Jennifer Kesler, re: Wash and Zoe’s interviews — I love the dichotomy of those two so much. A lot of Wash’s dialogue was Alan Tudyk improvising, and there’s a great montage of the stuff they didn’t use in the Firefly gag reel. “Have you ever been with a warrior woman?” Cracks me up every time.

    Joss Whedon is generally the first to admit that he’s not very good at the science in his science fiction. I think that’s a big part of why he keeps working with Tim Minear, who tends to be better at such things. This early on in the series, it’s clear that they didn’t have a really firm grasp on what the Reavers were, and it does mar the storytelling in ‘Bushwhacked’.

    I can forgive River’s ineffectiveness in this episode because I know her whole story arc from the pilot to the film, but I can see how it would be irksome in comparison to the male victim in the context of this single episode.

  10. says

    Fey,

    Most or all of what you say is factually accurate but the phrasing bothers me. I’m picking up a sense of…inevitability? probability? from what you say about about abuse survivors. You say “some people manage to make it so [they don't abuse others]” but the statistics I’ve seen are something around 85% or 90% of survivors do not go on to abuse – the vast majority of abuse survivors and a lot more than “some”.

    I haven’t been in the Holocaust or anything near as horrific, so I’m not trying to presume for whoever you’re quoting. But I have been broken in several different ways, and broken does not always equal warped. Scar tissue is stronger than unharmed skin; I’m a stronger person for what I’ve been through. Other people stay broken and never recover; that doesn’t make them warped either. Abuse survivors are more likely to abuse than non-survivors, but double nothing is still nothing. The percentages we’re talking about are small enough that they’re really only significant on a societal scale, not an individual one.

  11. says

    Fey:

    Actually, I think that IS kind of how it works for RL humans.

    Wow, lot of misinformation here, Fey.

    It’s rare for abuse survivors to become abusive. Studies suggest maybe 1 in 8. Considering every child molester molests an average of 70 kids, and that’s just one form of abuse, you can imagine what a cess pool the world would be if EVERY abused kid became abusive.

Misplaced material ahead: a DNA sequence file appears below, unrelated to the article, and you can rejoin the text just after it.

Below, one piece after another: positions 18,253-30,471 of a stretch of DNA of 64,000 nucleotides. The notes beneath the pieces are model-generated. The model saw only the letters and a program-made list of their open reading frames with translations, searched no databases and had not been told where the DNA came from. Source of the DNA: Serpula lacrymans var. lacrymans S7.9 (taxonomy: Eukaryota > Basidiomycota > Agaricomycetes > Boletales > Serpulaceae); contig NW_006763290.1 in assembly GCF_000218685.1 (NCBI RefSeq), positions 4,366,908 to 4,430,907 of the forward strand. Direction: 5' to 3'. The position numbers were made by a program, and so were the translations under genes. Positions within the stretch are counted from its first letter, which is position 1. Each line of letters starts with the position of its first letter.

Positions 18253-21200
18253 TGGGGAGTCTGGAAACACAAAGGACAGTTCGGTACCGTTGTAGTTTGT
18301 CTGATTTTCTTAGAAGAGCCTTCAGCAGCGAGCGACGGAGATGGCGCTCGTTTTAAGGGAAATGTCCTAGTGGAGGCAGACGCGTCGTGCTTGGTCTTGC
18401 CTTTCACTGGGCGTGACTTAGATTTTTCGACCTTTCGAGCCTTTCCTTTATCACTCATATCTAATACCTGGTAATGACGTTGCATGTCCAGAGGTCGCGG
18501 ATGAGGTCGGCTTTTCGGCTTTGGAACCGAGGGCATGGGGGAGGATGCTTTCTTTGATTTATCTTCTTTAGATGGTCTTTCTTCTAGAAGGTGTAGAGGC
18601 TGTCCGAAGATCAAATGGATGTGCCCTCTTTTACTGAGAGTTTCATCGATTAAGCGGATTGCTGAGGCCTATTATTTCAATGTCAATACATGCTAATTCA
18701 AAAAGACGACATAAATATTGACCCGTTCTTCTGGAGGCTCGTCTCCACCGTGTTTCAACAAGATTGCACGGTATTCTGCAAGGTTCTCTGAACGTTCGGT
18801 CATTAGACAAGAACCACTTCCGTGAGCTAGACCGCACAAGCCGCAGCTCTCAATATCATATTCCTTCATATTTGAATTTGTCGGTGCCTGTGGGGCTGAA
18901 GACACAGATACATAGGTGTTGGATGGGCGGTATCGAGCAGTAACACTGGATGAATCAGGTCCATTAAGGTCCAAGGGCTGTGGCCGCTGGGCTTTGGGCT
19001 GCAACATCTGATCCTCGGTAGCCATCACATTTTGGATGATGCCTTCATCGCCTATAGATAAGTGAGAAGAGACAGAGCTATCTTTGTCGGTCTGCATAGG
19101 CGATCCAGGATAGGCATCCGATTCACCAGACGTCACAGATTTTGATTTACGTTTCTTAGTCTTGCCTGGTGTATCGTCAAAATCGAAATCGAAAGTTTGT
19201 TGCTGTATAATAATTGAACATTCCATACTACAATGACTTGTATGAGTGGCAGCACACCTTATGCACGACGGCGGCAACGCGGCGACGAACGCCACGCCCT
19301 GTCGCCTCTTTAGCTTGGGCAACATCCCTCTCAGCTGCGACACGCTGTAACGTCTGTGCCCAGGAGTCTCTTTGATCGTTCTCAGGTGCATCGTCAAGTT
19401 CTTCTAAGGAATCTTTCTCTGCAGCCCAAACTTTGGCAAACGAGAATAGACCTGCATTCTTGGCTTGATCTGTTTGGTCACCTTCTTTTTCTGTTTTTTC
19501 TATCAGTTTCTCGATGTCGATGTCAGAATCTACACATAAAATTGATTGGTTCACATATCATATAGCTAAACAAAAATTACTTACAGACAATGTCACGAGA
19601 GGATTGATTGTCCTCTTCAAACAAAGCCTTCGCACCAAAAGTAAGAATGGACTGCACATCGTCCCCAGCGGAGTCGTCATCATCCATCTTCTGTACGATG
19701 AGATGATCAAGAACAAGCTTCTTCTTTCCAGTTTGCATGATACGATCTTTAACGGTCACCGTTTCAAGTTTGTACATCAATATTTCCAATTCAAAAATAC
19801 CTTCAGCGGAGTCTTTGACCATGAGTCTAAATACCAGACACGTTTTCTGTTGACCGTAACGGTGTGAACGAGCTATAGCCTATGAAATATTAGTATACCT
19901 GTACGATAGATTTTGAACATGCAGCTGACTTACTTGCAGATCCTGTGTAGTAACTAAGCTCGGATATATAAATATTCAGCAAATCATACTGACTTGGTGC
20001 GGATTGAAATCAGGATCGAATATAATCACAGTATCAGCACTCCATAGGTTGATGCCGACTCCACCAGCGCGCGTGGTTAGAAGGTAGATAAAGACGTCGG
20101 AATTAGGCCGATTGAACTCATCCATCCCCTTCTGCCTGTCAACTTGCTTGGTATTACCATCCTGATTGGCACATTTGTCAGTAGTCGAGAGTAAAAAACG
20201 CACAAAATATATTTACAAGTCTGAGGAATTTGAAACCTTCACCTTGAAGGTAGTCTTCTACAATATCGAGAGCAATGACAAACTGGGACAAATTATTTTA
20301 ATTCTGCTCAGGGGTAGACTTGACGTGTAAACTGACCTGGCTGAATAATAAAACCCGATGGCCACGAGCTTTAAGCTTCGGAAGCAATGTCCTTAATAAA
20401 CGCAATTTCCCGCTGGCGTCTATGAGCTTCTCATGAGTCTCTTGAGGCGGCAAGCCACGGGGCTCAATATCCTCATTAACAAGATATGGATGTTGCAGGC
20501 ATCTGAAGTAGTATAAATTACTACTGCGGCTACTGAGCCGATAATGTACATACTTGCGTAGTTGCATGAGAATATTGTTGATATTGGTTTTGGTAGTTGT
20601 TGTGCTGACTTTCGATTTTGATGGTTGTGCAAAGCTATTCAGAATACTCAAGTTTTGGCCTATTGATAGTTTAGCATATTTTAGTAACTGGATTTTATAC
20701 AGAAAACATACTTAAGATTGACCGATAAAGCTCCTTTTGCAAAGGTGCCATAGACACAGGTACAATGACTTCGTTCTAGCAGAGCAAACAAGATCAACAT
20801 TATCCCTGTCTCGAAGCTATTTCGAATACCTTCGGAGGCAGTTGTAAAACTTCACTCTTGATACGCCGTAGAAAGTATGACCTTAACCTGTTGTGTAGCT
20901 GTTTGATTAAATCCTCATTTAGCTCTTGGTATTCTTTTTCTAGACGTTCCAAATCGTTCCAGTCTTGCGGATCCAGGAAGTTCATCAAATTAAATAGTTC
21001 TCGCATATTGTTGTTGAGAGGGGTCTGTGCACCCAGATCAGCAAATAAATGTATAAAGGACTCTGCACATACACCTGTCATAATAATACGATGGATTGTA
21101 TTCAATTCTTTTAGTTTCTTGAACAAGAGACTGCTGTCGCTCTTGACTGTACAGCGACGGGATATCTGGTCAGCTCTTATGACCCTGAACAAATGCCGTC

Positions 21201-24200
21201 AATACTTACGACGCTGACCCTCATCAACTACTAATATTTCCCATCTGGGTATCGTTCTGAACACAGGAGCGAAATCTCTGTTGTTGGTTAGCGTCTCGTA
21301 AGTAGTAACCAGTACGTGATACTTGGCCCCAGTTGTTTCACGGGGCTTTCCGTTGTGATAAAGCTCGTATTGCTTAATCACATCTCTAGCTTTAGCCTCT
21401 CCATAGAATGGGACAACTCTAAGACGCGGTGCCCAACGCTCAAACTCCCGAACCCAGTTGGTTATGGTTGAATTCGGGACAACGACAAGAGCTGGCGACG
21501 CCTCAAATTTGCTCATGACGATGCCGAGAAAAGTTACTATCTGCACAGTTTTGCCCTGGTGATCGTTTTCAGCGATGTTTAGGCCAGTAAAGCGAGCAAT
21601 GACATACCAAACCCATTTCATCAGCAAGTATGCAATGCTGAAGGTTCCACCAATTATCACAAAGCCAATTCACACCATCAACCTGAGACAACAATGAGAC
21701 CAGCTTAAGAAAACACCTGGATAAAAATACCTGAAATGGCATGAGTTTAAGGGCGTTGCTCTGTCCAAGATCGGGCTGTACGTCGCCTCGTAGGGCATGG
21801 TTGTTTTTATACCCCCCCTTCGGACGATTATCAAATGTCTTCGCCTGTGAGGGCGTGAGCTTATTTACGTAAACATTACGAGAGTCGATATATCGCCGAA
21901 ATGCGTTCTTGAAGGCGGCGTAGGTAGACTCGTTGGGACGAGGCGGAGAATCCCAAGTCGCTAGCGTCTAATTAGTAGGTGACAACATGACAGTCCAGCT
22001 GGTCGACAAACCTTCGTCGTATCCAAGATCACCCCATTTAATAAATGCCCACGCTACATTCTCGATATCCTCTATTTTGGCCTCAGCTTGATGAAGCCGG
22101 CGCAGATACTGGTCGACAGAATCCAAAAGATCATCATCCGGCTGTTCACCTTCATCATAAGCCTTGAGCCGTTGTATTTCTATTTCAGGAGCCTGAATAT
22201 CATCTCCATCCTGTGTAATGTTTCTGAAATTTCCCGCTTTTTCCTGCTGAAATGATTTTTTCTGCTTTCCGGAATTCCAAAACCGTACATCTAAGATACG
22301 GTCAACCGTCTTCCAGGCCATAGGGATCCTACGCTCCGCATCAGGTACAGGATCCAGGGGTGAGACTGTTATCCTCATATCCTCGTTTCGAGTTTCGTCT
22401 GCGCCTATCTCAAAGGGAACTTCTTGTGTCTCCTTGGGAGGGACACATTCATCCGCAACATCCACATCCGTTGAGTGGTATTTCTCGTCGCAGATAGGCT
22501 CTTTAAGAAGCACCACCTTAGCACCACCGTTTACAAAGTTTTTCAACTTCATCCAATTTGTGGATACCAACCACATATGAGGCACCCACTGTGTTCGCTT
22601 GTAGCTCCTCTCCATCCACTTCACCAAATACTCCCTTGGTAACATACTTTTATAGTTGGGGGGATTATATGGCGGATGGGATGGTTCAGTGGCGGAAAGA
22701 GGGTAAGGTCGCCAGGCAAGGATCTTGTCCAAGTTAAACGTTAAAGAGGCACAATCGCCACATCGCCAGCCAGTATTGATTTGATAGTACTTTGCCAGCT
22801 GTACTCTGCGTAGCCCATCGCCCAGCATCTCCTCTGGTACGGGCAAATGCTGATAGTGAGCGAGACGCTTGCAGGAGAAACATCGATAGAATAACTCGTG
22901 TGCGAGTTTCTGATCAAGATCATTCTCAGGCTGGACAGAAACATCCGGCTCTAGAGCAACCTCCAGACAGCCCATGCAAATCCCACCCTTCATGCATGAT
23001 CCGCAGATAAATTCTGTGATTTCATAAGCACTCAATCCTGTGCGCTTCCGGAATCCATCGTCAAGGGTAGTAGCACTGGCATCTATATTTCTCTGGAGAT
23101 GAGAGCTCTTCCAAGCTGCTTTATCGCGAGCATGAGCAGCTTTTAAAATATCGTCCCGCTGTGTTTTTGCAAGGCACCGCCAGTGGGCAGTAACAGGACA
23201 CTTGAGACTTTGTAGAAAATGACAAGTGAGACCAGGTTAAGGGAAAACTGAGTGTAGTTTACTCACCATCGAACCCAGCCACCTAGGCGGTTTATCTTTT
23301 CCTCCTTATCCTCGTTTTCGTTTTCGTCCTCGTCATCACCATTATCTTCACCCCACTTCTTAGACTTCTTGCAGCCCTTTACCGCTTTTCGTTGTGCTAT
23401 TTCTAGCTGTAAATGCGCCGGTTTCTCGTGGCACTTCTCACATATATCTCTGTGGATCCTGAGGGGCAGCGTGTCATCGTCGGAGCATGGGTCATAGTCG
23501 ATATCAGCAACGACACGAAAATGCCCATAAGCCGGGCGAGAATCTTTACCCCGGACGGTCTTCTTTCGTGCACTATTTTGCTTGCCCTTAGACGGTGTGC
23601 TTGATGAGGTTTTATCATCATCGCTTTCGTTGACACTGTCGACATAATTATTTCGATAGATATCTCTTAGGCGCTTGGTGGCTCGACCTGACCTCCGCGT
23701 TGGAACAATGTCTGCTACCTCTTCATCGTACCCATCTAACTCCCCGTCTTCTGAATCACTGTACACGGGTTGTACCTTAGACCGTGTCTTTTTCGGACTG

BUT, in RL for example people who were abused by somebody as a child are more likely than people who were not to become abusers themselves.

    Only in that abusive behaviors are learned, so people who haven’t been abused will virtually never become abusive (barring some very unusual head injury or something, perhaps). But again, it’s very rare.

    People who survived the trauma of war are also more likely to be abusive/ treat the people around them badly.

    Provide a source or retract. I’ve read a LOT of lit on PTSD and abuse and trauma survival, and NEVER have I come across anything to suggest this.

    Without going into the mechanics of Trauma and Coping it’s getting kind of hard to explain this further and I really do want to say too that there are people who live through horrible events without being traumatized or who manage to work through their trauma and be very nice people.

    It’s not a matter of working through trauma. It’s a matter of having ethics and/or empathy. Most abused people have both. Trauma often accompanies a lack of discipline, or a refusal to allow a child to have boundaries, and those things can make a child turn out abusive. But trauma alone doesn’t make people abusive.

    God, imagine all the raped women of the world going around hurting people. How can you look at the world you live in and think these thoughts?

    • Maria says

      THANK YOU, Jenn, for saying all of that. I get really tired of people saying that because I’ve been assaulted I’m doomed to being dysfunctional. That’s really a kind of victim blaming in perpetua.

  12. says

    Tristan J: I hear that Jayne’s fear of the Reavers was basically a way to quickly explain how scary the Reavers were – the big tough guy nearly breaks down when he even hears about them, so they must be pretty bad. I like to think that Kaylee and Jayne are a sort of explanation for the difference between childish and childlike. Kaylee is a young woman who tries to see the best in everyone and is always happy, but that doesn’t mean she’s not a mature adult who handles danger well. Jayne is a grown man who is very cynical and bitter, but that doesn’t mean he isn’t terrified of the boogeyman.

    I may be reading too much into it though.

    The intent may have been simple irony, too. But the thing about good writers? However simple an idea they start off with, they develop their characters enough that complex readings become perfectly valid, whether or not they reflect the author’s intentions. (I believe Whedon has said Buffy started as an ironic subversion of the Blond Girl Who Trips And Dies trope in horror films, but she became a lot more than an ironic hero very quickly.)

  13. Kex says